John Lilburne (1615-1657), known as "Free-born John," was an English political activist and pamphleteer. He was a radical Puritan in the forefront of the Leveller movement against established institutions and in favor of egalitarian democracy.
John Lilburne grew up in Durham in the North Country, close to Scottish reformist influences. At an early age he was undoubtedly impressed by scenes of the suppression of Puritan preachers who attacked the doctrine and ceremonies of the Church of England as being too popish. While still in his teens he moved to London, where he was an apprentice to a cloth merchant until 1637. In 1638 he was tried and convicted in the Court of Star Chamber for printing and circulating scurrilous literature. He was whipped, pilloried, and then imprisoned until released by the sympathetic Long Parliament in 1641. This marked the beginning of a long career of persecution and imprisonment.
Lilburne served the parliamentary cause against King Charles I from 1642 to 1645, when he gave up his commission in protest against signing the Covenant of the Presbyterians. He then became a leading pamphleteer in the cause of the Independents and later its more radical offshoot, the Leveller movement. Appealing to individual conscience in religion and extreme democracy in government, he soon openly defied the more conservative Puritan elements and in 1646 was imprisoned and fined a large sum.
Again released, Lilburne achieved perhaps the acme of his power in 1647 in the document that bears the stamp of his influence, An Agreement of the People. This statement of army radicals and Levellers called for representative government through guaranteeing the rights of Parliament and extending suffrage. Once again he was jailed, this time by authority of Parliament, and eventually brought to trial in 1649. He conducted his own defense superbly; he was acquitted by a jury and released in November of 1649 amid much popular jubilation.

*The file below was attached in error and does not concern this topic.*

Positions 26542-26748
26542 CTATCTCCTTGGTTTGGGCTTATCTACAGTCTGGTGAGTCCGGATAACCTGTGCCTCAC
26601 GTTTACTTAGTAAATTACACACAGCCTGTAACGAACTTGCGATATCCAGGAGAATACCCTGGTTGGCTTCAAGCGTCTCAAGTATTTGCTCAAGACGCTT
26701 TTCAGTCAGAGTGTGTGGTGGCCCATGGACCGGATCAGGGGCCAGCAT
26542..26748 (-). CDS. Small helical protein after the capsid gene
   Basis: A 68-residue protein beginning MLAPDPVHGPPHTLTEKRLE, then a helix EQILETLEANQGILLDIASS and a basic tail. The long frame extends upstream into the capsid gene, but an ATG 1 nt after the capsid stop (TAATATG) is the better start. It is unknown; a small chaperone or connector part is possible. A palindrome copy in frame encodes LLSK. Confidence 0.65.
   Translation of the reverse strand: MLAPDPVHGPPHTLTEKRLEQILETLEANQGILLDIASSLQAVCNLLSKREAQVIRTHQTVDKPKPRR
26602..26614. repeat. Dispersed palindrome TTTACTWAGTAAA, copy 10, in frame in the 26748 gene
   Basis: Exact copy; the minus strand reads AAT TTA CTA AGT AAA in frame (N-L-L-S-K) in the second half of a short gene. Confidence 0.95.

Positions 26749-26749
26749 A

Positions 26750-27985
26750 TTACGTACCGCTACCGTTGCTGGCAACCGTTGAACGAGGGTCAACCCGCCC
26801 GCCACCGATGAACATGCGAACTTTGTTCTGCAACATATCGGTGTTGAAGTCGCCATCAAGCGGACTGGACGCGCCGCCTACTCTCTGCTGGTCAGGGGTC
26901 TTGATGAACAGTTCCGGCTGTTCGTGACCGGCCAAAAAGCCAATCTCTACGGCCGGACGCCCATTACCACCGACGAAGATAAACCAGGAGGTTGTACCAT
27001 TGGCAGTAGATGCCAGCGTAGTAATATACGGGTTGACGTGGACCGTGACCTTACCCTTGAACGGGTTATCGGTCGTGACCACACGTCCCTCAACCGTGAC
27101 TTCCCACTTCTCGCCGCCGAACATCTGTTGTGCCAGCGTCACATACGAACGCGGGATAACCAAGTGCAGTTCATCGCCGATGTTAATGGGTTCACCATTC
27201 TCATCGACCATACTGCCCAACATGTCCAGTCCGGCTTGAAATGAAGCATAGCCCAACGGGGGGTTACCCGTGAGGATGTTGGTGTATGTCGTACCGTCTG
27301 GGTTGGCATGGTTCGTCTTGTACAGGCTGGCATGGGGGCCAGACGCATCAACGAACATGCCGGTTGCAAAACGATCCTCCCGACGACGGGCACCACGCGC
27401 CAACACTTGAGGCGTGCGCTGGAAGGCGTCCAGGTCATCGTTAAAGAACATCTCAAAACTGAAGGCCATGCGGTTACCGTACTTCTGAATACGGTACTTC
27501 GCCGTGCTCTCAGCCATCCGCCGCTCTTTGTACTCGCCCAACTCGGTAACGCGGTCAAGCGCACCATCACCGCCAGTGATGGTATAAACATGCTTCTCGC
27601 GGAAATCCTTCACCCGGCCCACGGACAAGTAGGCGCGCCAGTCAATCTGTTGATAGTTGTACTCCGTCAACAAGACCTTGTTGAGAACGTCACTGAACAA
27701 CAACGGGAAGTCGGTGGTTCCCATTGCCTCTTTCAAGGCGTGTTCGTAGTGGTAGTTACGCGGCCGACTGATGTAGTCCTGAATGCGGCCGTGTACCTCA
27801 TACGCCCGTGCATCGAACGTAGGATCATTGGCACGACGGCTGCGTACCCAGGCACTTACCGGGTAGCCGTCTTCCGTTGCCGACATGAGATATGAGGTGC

Lilburne's pamphleteering then took a new direction as he struck out against trade monopolies of all sorts, and he championed the cause of some dispossessed tenants. A climax was soon reached with Lilburne's vituperative attacks against Sir Arthur Hesilrige, one of the leaders in Parliament. Lilburne was found guilty of slanderous accusations, was fined and required to pay damages, and finally was banished from England for life by act of Parliament in January 1652. His exile, chiefly in Holland, was restless and troubled.
In 1653 Lilburne defiantly returned to England and was promptly jailed. Though he was acquitted by the jury, Oliver Cromwell's government considered him too dangerous to be let loose, and he was imprisoned until released— now a convert to Quakerism—by special permission of the Lord Protector. He lived only another year.
Lilburne once described himself as "an honest, truebred, free-born Englishman, that never in his life loved a tyrant nor feared an oppressor." He paid heavily for his pamphleteering, much of which was beyond the realm of decency and fairness, though he was never happier than as a center of contention and defiance.
The best book on Lilburne is Pauline Gregg, Free-born John: A Biography of John Lilburne (1961). It places Lilburne's tumultuous life in perspective with the Leveller movement. Also interesting is Mildred A. Gibb, John Lilburne, the Leveller: A Christian Democrat (1947). An essential work, and the best for understanding the Levellers, is Theodore Calvin Pease, The Leveller Movement: A Study in the History and Political Theory of the English Great Civil War (1916; repr. 1965).
Barg, M. A., The English Revolution of the 17th century through portraits of its leading figures, Moscow: Progress Publishers, 1990.
Gregg, Pauline, Free-born John; a biography of John Lilburn, Westport, Conn., Greenwood Press 1974, 1961. □